As you know, the Oregon Real Estate Forms (OREF) closing date is written in stone – there are no automatic extensions – so if it appears that the APR could be held up or there is any indication that the APR will change at closing, brokers would be well-advised to get seller and buyer to agree in advance to a written extension as a contingency if the final APR causes the three (3) business day period to extend beyond the scheduled closing date. OREF will be meeting shortly to consider some additional language for the new sale agreement form, although it won’t actually get printed and distributed until early next year. In the meantime, I have recommended to my clients that they may wish to consider adding an addendum to their sale agreements with language such as the following: ” In the event that Buyer’s final Annual Percentage Rate (“APR”) differs from the APR initially disclosed to the Buyer in the Good Faith Estimate by .125% or more, the Closing Deadline defined in the Real Estate Sale Agreement shall automatically be extended for three (3) additional business days in accordance with Regulation Z of the Truth in Lending Act ,as amended on July 30, 2008.”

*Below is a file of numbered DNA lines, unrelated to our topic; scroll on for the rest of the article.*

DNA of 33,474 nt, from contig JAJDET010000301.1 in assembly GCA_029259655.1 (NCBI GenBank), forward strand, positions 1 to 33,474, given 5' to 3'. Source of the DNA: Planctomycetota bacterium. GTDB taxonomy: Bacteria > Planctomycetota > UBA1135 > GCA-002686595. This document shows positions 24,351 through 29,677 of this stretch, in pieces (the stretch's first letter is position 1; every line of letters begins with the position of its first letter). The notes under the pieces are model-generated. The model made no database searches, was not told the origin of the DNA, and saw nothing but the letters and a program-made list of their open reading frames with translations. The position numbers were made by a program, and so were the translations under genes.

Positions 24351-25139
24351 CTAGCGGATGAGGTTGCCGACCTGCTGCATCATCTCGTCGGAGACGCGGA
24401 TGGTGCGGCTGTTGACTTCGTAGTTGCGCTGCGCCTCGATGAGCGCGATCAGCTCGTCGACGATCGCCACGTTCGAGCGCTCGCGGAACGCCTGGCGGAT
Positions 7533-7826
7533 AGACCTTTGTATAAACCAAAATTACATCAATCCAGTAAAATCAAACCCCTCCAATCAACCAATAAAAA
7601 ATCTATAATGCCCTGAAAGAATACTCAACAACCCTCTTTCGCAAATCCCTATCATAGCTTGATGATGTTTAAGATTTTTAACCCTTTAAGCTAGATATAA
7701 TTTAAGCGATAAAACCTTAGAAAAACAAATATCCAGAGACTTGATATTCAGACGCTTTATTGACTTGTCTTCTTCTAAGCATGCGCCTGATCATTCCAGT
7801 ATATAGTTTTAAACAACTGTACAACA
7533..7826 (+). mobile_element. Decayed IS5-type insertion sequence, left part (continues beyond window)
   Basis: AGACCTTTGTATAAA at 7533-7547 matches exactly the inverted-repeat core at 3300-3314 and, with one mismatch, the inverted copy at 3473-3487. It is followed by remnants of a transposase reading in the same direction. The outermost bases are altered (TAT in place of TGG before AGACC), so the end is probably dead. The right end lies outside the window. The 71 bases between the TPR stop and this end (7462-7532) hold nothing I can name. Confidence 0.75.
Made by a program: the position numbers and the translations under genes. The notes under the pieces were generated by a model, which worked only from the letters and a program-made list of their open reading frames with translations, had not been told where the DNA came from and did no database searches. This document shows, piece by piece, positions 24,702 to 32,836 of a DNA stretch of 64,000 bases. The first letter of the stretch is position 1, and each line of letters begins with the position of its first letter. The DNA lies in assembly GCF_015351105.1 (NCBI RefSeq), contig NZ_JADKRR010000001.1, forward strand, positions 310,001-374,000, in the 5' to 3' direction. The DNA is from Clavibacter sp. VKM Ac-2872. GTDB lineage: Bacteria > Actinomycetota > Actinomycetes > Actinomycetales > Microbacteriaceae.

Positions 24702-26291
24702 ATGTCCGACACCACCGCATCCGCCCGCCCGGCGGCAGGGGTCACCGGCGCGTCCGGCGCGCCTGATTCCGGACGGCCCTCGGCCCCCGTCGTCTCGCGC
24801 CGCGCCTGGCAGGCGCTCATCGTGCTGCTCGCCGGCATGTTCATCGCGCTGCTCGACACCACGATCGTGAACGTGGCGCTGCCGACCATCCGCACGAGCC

This, of course, is subject to the review of the companies’ principal broker and legal counsel.

Multnomahforeclosures.com Updated with New Notice of Default Listings


The new update of the Multnomah Foreclosures web site (http://multnomahforeclosures.com/) includes NOD listings dating back to February of 2008. This data was added because we had it and there has been a lot of interest in this data by the visitors of the site.

Multnomah Foreclosures
http://multnomahforeclosures.com/

Multnomah Foreclosures Web Site Updated


The new update of the Multnomah Foreclosures web site (http://multnomahforeclosures.com/) includes NOD listings dating back to February of 2008. This data was added because we had it and there has been a lot of interest in this data by the visitors of the site.

Multnomah Foreclosures
http://multnomahforeclosures.com/

Five Ways to Avoid Mortgage Foreclosure, Tips from Expertforeclosurehelper.com


If you fail to make your mortgage payments on time or if you default on your payments, you are in danger of foreclosure. This happens more and more frequently in today’s economic climate. But it is possible to avoid mortgage foreclosure if you know what to do.